ABC News' Jason Ryan, Jennifer Duck and Theresa Cook Report: Convicted ex-Congressman Bob Ney's former chief of staff has been spared prison time in his conspiracy case.
William Heaton, 29, will serve two years on probation, and pay a $5,000 fine.
Sentencing letters filed last week disclosed that Heaton cooperated with the Justice Department to record conversations with Ney, a Republican from Ohio who resigned last year amid his own investigation. Heaton asked for leniency because he aided the Justice Department, and had faced a maximum of 5 years in prison and $250,000 in fines.
The former aide pleaded guilty to a federal conspiracy charge before Judge Ellen Segal Huvelle February 26.
He admitted accepting favors and numerous items of value, and attempting to use his official position to help disgraced lobbyist Jack Abramoff and a foreign businessman in their business ventures.
Justice Department and Department of Homeland Security officials have told ABC News the foreign businessman is Fouad Al Zayat, a Syrian born businessman who lives in London. Heaton pleaded also admitted that he sought to obtain a U.S. visa for Zayat.
Among the lavish items Heaton accepted while working for Ney was an August 2002 golf trip to Scotland with Ney, Abramoff, Republican strategist Ralph Reed and other staffers Ney staffers.
Abramoff, who is currently serving time in a federal prison, made campaign contributions to Ney to seek favorable legislation for a Native American tribe that Abramoff was representing. Abramoff also took Ney and staffers on trips to New Orleans, Lake George NY and paid for numerous meals, drinks and tickets to sporting events.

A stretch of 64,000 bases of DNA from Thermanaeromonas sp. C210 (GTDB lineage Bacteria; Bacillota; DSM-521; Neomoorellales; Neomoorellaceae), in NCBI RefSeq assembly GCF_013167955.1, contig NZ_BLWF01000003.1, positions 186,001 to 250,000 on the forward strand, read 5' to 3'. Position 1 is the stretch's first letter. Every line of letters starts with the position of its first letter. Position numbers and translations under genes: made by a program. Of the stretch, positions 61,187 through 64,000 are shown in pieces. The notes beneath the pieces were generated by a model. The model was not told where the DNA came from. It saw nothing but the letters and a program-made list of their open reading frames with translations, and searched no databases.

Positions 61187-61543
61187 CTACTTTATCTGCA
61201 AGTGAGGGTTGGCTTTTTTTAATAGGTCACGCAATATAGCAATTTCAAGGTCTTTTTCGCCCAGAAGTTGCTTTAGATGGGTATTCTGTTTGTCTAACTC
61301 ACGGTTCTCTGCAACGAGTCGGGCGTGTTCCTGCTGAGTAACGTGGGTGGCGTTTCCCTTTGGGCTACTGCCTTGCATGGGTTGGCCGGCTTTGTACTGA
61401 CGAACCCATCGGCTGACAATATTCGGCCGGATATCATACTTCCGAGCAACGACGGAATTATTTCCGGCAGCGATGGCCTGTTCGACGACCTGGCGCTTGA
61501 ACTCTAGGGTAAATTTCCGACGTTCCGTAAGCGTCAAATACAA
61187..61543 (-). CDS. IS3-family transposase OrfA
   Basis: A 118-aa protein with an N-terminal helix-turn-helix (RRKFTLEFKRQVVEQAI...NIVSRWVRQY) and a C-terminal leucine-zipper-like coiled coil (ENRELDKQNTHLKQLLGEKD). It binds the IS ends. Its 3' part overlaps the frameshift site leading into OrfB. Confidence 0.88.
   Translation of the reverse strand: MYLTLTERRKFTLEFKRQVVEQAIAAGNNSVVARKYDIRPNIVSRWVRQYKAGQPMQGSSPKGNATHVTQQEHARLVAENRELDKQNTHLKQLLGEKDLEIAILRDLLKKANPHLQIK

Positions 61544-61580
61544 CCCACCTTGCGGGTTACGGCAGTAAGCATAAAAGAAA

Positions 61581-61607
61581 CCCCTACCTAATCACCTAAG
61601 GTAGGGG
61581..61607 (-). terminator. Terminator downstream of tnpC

On a 2002 trip to London, Zayat provided Ney with thousands of dollars of gambling chips at a casino. Ney returned to the United States with the chips, but made Heaton the chips to avoid reporting the money to U.S. Customs.
Heaton worked for Ney from July 2001 to 2006. At age 23, he became the youngest chief of staff to work on Capitol Hill when assumed the role in February 2002. Heaton succeeded Neil Volz, who pleaded guilty to conspiracy in May 2006.
Ney pleaded guilty to corruption charges related to the Abramoff lobbying scandal last fall, and is serving out a 2 Â½ year prison sentence.